Monday, 7 July 2014

The excessive use off-label prescription drugs by the United States and  Canada                         

Doctors often prescribe medication to treat problems with drugs that aren't officially approved by the U.S. Food and Drug Administration (FDA) and Health Canada, which can be both good and bad for patients. These kinds of drugs are not called, off-label drugs because they don’t have labels on them. They are given this name because the drugs are not approved by the aforementioned agencies.

Has your doctor ever prescribed an antidepressant to curb your hot flashes or a blood-pressure pill to calm your stage fright? How about an antipsychotic drug to help you sleep? Like most Americans and Canadians alike, you probably assume that when your doctor prescribes a medication, the U.S. Food and Drug Administration and Health Canada has approved it for your specific ailment. But about one in five prescriptions are written “off-label”—that is, for a use not approved by either of these governmental agencies.  While legal and common, drugs prescribed off-label present both opportunities and challenges for consumers and for doctors. 

Drug manufacturers benefit from this policy also. They can save millions of dollars by not submitting an application or safety and efficacy testing results to those governmental agencies to get a drug approved for treating a second (or third) condition or for a new group of patients, like children. And they profit from additional sales of a drug prescribed for unapproved uses. A result is that many of those drugs have little or no scientific support.
Some doctors will often prescribe an off-label drug without realizing it has not been approved for use by their patients. Despite the prominence of off-label drug use, experts say few patients are aware that they are receiving a drug off-label. And doctors are not required to tell a patient that a drug is being used off-label. Further, doctors are free to prescribe a drug for any reason they think is medically appropriate.

According to the American Cancer Society, cancer treatment often involves using certain chemotherapy off-label drugs because a chemotherapy drug approved for one type of cancer may actually target many different types of tumors. Off-label use of a drug or combination of drugs often represents the accepted standard of care by many doctors.
Beta-blockers are another example of beneficial off-label prescribing. Such medications are FDA-approved for the treatment of high blood pressure, but are widely recognized by cardiologists as a standard of care for patients with heart failure. And in fact, some beta blockers are now formally approved to treat heart failure. It's not uncommon for off-label uses to eventually get approved by the FDA. Other drugs commonly prescribed off-label include tricyclic antidepressants for chronic pain, and antipsychotics for attention deficit hyperactivity disorder (ADHD) Name the drug, and one can come up with off-label uses.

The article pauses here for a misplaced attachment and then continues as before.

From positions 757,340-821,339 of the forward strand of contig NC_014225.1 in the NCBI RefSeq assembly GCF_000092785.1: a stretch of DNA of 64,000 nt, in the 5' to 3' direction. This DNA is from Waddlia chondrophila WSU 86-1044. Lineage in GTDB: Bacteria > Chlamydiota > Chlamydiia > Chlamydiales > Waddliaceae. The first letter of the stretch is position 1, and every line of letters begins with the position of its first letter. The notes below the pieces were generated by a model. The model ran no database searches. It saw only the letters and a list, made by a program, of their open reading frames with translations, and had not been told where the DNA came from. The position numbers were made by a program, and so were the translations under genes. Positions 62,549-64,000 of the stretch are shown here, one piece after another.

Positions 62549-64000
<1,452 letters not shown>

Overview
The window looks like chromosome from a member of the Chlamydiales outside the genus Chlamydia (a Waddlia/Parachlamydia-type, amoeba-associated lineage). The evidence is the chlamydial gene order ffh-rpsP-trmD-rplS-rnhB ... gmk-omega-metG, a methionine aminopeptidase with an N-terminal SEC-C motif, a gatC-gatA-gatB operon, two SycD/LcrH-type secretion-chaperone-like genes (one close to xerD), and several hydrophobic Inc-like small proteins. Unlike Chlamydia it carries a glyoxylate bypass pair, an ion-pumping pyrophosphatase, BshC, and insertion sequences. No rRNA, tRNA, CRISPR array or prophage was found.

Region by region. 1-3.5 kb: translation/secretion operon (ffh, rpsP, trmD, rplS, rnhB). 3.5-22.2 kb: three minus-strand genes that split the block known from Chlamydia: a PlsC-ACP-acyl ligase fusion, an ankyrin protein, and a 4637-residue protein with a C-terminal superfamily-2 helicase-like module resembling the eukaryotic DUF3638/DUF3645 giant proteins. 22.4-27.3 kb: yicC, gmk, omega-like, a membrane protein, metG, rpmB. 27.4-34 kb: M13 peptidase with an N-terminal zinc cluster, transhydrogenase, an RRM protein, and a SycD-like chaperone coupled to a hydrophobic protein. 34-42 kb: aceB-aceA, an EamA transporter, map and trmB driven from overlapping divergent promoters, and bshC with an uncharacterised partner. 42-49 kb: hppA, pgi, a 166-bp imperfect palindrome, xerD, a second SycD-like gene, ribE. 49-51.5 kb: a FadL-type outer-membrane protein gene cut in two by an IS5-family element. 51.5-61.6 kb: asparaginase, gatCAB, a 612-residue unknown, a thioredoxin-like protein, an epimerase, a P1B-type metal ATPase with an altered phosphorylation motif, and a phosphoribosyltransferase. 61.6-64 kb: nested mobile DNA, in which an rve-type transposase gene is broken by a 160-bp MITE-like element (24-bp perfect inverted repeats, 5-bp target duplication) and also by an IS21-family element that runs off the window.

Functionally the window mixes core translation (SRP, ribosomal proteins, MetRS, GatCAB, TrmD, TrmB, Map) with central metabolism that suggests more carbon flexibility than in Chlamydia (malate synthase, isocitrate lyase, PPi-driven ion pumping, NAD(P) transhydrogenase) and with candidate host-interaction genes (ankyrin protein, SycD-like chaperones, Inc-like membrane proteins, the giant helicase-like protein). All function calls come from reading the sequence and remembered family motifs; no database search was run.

Unfortunately, there are dangers that are inherent with the use of such drugs. For example, a 15-year-old Canadian girl who wanted to clear her acne was prescribed the antibiotic minocycline. The teen developed lupus-like symptoms — her immune system attacked her own tissues and organs — and she died. The drug was not approved for this use by Health Canada.
A 23-year-old Canadian woman suffering from convulsion was given the anticonvulsant drug ‘valproic acid’. The medication was not approved for a patient with her condition. She developed a kidney cyst and a nervous system disorder before her kidneys failed. She also died as a direct result of being prescribed with an off-abled drug that was not approved for that kind of treatment.

An 85-year-old man received the antipsychotic Seroquel to treat insomnia. Again, this was an unapproved use of a powerful drug. Neither the drug company nor Health Canada had enough scientific evidence to claim the pills could safely treat sleep disorders. In this case, the man suffered diarrhea and nausea before dying from a heart attack, which a doctor suspected was caused by the drug.

These cases are just a few of the hundreds of recent reports of side-effects suspected to have been caused by the “off-label” prescribing of antipsychotics, anti-inflammatories and other popular drugs in Canada.
Drug companies in the United States have been investigated for illegally promoting off-label uses to doctors and have paid billions in fines, but Health Canada does not appear to be probing if that is happening in Canada.
The Toronto Star (of which I obtained much o this information about these drugs) did an analysis of this problem and their investigation revealed nearly 400 cases between 2010 to 2013 that involved a wide and disturbing range of reported side-effects: deaths such as heart attacks,  strokes, birth defects, organ failures and spontaneous abortions.

Like the FDA, Health Canada collects the data on these off-label drugs they omit stating that the drugs are off label drugs before publishing them in their public side-effects database. This information could help both doctors and their patients make better prescription decisions if they know in advance what the acute or long-term side effects are to the patients or how they react to other drugs the patients are getting.  This knowledge would save lives rather than extinguishing them.

There is a failure to communicate in both of these agencies. Their jobs of health regulators are to protect public health.  If they’re withholding information that could do that, then they’re abandoning part of their job.

Health Canada claims that it has been collecting this information for six years but they claim that technical limitations with the database have prevented their public release. Give me a break. I suppose it is better to have a bad excuse than none at all.

When pressed by the Star over several months, Health Canada gave the newspaper some information on 20 drugs commonly prescribed as off- label but the regulator didn’t release that information to the public. Why not? If the information included side effects, surely the public and the medical professions should have been warned.  Further, in some cases, Health Canada is not even reviewing all the troubling data that it collects. Procrastination is the maxim of sluggards.